Aberdeen man to lead State Historical Society board An Aberdeen man has been selected as the new president of the South Dakota State Historical Society board of trustees. Brad Tennant, an assistant professor of history at Presentation College in Aberdeen who was appointed to the board last year by Gov. Mike Rounds, said he looks forward to serving as the boardâ�?�?s new president. â�?�?I continue to be impressed by the other board membersâ�?�? commitment to serving the South Dakota State Historical Society and by the wonderful work that all the staff members do in their respective roles,â�? Tennant said. â�?�?Brad Tennant has been an active member in the State Historical Society for decades, and his election as president is a tribute to his involvement and his accomplishments as a scholar,â�? said Jay D. Vogt, director of the SDSHS. Tennant was elected president at the boardâ�?�?s July meeting. David A. Wolff of Spearfish, an associate professor of history at Black Hills State University in Spearfish, was elected vice-president. Tennant said history seems to be a hot topic for a variety of reasons. â�?�?History, historic preservation and tourism in South Dakota all go hand in hand, and many communities are continuing to realize how much of a draw history is in attracting visitors,â�? he said. â�?�?I think that many people take the history of South Dakota and its communities for granted and do not�? fully realize nor appreciate how much history adds to a communityâ�?�?s livelihood.â�? Tennant said he is looking forward to working with the various programs of the SDSHS, which include archaeology, archives, historic preservation, the museum, and research and publishing. Archaeology is located in Rapid City; the rest are at the South Dakota Cultural Heritage Center in Pierre. â�?�?My main goal is to continue supporting the different program areas of the State Historical Society and the great work�? of the staff,â�? Tennant said. â�?�?In addition, I�? want to continue emphasizing�? how significant the role of the society is to the state as a whole.�? I continue to be amazed at the accomplishments of the various programs found within the society.�? Their work needs to be better understood by people who have no knowledge of what the society does.â�? In other board news, Laurie Langland of Fulton, an assistant professor and archivist at Dakota Wesleyan University in Mitchell, was elected by the board to fill the vacant archivist position. The State Historical Societyâ�?�?s board of trustees is unique among state advisory boards, with one-half of the members being elected by the societyâ�?�?s membership and one-half appointed by the governor.�? The board meets four times a year. In addition, state law requires specific academic disciplines to be included on the board. Besides Langland, Ann Stewart Balakier of Vermillion is the architectural historian, Richard D. Harnois of Pierre is the archaeologist, John E. Miller of Brookings is the historian and Elizabeth Squyer of Sioux Falls is the architect. Other board members include Patricia Adam of Pierre, John D. Fowler of Elk Point, Robert Kolbe of Sioux Falls, Tom D. Tobin of Winner and Francis Whitebird of Saint Francis. Vogt and Bill Peterson of Sioux Falls, president of the societyâ�?�?s fund raising arm, the Heritage Fund, are ex-officio members.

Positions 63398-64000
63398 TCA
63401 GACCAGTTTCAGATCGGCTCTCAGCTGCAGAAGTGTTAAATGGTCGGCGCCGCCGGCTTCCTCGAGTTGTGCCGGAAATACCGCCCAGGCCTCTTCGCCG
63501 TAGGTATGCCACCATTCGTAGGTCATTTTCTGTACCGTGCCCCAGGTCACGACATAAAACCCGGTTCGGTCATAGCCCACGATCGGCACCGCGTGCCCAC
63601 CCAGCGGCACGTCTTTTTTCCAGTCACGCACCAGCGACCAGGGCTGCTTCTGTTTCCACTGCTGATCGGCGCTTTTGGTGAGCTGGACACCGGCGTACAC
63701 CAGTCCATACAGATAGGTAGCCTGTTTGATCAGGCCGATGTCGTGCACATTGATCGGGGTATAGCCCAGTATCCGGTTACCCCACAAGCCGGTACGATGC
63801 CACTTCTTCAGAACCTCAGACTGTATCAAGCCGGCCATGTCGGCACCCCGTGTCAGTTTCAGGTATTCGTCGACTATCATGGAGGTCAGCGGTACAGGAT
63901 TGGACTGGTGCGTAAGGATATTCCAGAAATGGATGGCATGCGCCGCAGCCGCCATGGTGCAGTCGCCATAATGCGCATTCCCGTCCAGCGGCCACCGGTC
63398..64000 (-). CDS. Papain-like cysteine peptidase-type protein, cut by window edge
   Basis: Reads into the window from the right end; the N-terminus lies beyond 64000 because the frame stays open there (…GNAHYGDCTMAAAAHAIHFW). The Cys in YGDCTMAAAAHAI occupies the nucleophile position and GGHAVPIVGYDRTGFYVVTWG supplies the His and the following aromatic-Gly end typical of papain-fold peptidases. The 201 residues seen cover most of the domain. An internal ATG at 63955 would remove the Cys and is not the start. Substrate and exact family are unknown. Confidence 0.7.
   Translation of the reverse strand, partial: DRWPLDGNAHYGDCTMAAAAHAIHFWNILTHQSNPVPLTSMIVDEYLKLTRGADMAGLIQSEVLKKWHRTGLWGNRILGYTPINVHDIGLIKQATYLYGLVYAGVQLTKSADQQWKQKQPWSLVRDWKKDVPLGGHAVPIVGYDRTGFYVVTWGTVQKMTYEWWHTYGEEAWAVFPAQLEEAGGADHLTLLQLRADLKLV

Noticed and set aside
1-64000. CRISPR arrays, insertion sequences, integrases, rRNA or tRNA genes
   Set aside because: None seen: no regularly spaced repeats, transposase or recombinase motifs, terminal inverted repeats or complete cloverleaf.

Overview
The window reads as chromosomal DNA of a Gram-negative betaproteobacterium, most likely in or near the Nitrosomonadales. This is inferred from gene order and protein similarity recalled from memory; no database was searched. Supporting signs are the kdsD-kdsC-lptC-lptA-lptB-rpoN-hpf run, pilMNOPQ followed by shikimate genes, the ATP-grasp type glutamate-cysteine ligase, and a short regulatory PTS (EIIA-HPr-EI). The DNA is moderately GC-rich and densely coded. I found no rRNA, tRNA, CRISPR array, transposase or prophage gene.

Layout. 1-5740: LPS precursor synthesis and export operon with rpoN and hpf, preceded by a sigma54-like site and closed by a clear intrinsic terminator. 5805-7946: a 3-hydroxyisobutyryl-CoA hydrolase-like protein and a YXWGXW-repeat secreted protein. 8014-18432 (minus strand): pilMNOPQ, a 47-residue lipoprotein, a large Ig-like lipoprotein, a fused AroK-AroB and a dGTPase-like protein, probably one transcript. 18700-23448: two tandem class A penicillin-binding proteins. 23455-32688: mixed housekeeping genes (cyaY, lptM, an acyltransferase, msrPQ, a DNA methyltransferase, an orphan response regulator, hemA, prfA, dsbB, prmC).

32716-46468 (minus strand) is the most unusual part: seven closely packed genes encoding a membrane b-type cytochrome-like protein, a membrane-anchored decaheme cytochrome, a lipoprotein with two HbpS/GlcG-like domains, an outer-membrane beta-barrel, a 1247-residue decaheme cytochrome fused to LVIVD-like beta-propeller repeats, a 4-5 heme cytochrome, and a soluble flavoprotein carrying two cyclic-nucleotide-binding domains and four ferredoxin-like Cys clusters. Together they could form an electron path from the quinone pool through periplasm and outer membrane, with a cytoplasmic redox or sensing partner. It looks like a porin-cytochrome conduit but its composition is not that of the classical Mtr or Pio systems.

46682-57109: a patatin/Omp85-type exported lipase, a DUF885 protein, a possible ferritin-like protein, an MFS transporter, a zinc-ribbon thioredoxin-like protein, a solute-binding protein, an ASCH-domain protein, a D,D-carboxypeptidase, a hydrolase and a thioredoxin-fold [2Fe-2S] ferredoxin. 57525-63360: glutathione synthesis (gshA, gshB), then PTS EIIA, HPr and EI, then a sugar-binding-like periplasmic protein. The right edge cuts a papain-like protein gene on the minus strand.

By David Lias For most people in Vermillion, Cheryl Miller and Pamella Jackson have been merely images on newsprint. The … Read Article